During the years of the Gilded Age [roughly 1870-1910, and a term coined by Mark Twain] was a period of American history noted for a great concentration of wealth at the top, industrial monopolies and cartels, rising anti-immigrant hysteria, and the rise of a populism tinged by racism, fear of immigrants, and widespread hysteria about a “foreign” religion inherently alien to America [Catholicism, not Islam].
It was also an era marked by political corruption.
So it’s logical to say that we’re in Gilded Age II, given the institutional corruption embodied in the cabinet-designate of the President-eklect.
That latest example, via the Intercept:
A Montana lawmaker tapped by President-elect Donald Trump to be secretary of the interior committed travel fraud when he was a member of the elite Navy SEAL Team 6, according to three former unit leaders and a military consultant.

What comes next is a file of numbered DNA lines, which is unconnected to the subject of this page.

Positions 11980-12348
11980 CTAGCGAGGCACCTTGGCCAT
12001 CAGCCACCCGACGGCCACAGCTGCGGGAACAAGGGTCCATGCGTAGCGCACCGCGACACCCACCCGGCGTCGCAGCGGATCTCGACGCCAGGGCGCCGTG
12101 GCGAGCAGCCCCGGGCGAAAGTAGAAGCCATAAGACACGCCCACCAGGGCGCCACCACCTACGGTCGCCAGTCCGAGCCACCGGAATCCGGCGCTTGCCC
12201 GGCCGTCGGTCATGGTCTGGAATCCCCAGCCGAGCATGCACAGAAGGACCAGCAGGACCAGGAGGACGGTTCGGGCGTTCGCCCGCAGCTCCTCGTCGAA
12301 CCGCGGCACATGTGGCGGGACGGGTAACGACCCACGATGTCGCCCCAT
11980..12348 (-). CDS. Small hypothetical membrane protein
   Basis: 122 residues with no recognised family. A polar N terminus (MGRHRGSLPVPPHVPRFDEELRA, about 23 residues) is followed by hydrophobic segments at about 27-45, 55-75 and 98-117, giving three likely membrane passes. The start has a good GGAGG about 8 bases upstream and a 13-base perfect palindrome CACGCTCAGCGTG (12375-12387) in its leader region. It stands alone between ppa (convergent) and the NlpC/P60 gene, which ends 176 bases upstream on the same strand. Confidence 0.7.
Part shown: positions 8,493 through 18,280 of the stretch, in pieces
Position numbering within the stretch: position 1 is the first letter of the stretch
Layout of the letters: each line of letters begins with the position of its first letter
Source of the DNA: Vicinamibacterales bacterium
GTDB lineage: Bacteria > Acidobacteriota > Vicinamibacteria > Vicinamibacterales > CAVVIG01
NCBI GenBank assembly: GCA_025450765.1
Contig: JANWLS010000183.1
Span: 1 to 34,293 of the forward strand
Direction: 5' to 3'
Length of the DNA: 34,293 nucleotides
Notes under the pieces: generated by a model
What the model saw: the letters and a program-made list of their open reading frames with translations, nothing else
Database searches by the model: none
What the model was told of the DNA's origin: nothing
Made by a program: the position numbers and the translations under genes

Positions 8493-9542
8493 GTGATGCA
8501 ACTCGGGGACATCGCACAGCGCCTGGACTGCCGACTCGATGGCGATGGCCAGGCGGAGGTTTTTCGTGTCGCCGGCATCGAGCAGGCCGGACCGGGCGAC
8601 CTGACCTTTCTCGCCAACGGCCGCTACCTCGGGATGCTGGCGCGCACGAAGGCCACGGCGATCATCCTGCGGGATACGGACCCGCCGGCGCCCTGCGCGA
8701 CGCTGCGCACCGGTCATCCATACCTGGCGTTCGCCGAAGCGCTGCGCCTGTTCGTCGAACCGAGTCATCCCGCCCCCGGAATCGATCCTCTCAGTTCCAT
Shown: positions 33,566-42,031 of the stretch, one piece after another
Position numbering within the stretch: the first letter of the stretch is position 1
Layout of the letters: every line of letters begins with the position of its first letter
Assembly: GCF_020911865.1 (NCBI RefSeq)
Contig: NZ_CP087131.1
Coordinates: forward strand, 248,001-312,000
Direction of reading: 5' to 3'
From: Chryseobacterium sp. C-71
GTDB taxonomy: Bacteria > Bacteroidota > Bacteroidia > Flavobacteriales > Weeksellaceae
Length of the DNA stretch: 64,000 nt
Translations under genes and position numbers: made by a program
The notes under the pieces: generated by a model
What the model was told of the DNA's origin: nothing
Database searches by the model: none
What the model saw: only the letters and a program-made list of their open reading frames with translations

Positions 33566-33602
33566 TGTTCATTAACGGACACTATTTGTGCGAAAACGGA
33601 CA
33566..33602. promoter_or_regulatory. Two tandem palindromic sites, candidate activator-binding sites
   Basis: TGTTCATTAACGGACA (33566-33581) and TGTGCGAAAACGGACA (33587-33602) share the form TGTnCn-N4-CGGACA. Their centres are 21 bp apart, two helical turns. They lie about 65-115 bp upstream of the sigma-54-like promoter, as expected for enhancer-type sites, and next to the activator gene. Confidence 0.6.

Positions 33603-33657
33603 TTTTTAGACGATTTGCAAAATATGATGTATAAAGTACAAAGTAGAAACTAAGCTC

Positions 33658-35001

In announcing the nomination of Republican Rep. Ryan Zinke, a retired Navy SEAL commander, Trump praised his military background. “As a former Navy SEAL, he has incredible leadership skills and an attitude of doing whatever it takes to win,” Trump said last week.
But when Zinke was a mid-career officer at SEAL Team 6, he was caught traveling multiple times to Montana in 1998 and 1999 to renovate his home. Zinke claimed that the travel was for official duties, according to the sources.
He submitted travel vouchers and was compensated for the travel costs.
Two SEAL officers investigated Zinke’s records and discovered a yearslong “pattern of travel fraud,” according to two of the sources. When confronted about the trips, Zinke acknowledged that he spent the time repairing and restoring a home in Whitefish, Montana, and visiting his mother, according to two retired SEAL Team 6 leaders. The future lawmaker eventually told SEAL leaders that the Montana house was where he intended to live after he retired from the Navy.